There has been a new development - the piano is to be auctioned tomorrow, in Jerusalem - see here
On the auction listing you will see the fabulous and extraordinary history of this piano - fabulous, because I am sure it is a fable. The whole idea of taking an 1825 wooden-framed upright (which had taken 20 years to build!) and rebuilding it in the 1860s with an iron frame seems absurd. And the idea that as originally built, it had "a more delicate sound than the pianos of those days" also seems ridiculous - in those early days pianos did have a delicate sound.
There is very little to be found about the Marchisio family, the supposed builders. But in "The Piano - an Encyclopaedia" by Robert Palmieri I found this: "The family of the three Marchisio brothers was established in 1862. Two of them, Antonino (1817-1875) and Guiseppe Enrico (1831-1903) were also distinguished pianists ... furthermore, Guiseppe Enrico invented a frame reinforced with iron, which he called "staticofone". The renowned firm of the Marchisio brothers eventually employed over one hundred people, with an output of 250-300 pianos per year, in 1875 two of the brothers died, and all operations terminated.". You will see the relevance of this if you read the "history" in the auction listing.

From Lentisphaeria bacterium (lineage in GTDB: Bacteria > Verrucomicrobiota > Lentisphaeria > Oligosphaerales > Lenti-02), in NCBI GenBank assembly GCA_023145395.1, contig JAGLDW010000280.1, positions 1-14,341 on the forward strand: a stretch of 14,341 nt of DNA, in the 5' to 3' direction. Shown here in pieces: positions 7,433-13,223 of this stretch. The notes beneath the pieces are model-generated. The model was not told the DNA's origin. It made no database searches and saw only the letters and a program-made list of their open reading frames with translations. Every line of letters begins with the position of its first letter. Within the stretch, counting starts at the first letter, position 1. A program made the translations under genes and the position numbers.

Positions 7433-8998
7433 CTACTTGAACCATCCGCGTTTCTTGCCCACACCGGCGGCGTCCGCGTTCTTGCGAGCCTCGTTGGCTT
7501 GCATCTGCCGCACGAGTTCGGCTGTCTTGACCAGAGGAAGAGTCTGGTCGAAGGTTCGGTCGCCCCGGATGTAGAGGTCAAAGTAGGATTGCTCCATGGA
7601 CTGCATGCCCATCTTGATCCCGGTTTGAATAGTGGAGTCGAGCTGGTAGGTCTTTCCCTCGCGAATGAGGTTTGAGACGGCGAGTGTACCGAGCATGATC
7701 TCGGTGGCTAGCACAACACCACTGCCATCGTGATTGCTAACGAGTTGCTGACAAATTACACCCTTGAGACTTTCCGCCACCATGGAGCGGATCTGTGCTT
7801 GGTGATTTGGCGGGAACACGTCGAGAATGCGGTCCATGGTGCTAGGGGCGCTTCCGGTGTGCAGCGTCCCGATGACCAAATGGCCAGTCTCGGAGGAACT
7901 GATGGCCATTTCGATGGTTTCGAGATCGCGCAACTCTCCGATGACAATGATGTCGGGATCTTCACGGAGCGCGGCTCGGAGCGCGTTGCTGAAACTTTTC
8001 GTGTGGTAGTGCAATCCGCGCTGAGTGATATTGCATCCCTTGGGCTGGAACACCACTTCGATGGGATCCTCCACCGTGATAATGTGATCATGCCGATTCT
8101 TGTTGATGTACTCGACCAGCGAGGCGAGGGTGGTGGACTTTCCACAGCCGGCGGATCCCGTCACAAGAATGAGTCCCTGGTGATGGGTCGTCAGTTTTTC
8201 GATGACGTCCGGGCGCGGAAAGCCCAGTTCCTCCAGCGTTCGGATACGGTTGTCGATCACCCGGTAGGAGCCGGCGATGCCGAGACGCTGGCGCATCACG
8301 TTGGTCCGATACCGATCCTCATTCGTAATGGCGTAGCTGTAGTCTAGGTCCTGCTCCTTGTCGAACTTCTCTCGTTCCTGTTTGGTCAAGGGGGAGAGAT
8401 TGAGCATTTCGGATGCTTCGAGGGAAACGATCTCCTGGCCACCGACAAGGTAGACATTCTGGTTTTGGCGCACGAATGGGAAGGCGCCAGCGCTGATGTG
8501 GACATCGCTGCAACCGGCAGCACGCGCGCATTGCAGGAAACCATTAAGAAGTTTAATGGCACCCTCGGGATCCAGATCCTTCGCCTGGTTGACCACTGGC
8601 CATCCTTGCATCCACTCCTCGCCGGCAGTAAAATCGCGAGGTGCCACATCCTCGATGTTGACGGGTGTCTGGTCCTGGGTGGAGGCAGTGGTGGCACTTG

The 1867 date of the Paris Universal Exposition tallies pretty well with the Marchisio dates. So it seems likely to me that this is an 1860s piano, built by Marchisio, with an elaborate "art case", for display at the exhibition. All the "fabulous" aspects are just that.